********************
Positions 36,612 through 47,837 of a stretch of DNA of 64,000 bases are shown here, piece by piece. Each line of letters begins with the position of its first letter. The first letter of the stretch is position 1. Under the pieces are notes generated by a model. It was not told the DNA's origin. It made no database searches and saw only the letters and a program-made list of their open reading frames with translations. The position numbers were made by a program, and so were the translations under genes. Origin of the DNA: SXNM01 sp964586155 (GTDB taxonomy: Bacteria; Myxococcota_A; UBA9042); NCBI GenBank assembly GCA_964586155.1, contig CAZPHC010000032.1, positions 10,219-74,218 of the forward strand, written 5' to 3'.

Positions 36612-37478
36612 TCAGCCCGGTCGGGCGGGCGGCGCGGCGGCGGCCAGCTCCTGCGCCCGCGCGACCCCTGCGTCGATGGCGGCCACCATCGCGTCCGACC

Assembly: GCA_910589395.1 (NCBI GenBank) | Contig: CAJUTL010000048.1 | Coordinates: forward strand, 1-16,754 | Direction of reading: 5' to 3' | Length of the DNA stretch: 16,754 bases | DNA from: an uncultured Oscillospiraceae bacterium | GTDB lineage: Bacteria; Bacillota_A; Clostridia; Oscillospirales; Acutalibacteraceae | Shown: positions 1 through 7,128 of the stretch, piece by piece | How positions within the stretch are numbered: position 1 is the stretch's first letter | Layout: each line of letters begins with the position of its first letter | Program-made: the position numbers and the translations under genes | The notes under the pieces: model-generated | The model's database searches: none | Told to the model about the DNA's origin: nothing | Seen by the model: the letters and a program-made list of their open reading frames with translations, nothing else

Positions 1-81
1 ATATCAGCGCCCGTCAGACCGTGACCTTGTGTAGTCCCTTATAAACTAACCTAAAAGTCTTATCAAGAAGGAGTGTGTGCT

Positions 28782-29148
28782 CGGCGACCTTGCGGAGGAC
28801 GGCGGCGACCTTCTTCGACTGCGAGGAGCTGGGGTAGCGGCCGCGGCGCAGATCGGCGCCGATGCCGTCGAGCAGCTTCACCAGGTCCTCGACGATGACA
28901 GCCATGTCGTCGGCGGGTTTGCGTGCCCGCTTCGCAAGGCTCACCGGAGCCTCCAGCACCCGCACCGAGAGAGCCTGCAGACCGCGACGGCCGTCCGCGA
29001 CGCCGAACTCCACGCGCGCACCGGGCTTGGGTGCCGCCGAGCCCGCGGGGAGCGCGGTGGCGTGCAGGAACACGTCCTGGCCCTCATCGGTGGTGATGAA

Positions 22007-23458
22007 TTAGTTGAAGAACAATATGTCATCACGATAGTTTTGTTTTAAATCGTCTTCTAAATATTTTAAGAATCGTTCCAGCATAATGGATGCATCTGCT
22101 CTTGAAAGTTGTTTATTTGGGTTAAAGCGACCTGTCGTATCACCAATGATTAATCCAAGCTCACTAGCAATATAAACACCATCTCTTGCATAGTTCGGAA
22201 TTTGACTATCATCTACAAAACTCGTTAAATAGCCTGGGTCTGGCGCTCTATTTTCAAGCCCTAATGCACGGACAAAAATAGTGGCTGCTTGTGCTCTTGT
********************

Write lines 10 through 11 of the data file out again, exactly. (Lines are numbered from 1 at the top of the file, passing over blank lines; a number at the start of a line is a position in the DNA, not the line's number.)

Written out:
28901 GCCATGTCGTCGGCGGGTTTGCGTGCCCGCTTCGCAAGGCTCACCGGAGCCTCCAGCACCCGCACCGAGAGAGCCTGCAGACCGCGACGGCCGTCCGCGA
29001 CGCCGAACTCCACGCGCGCACCGGGCTTGGGTGCCGCCGAGCCCGCGGGGAGCGCGGTGGCGTGCAGGAACACGTCCTGGCCCTCATCGGTGGTGATGAA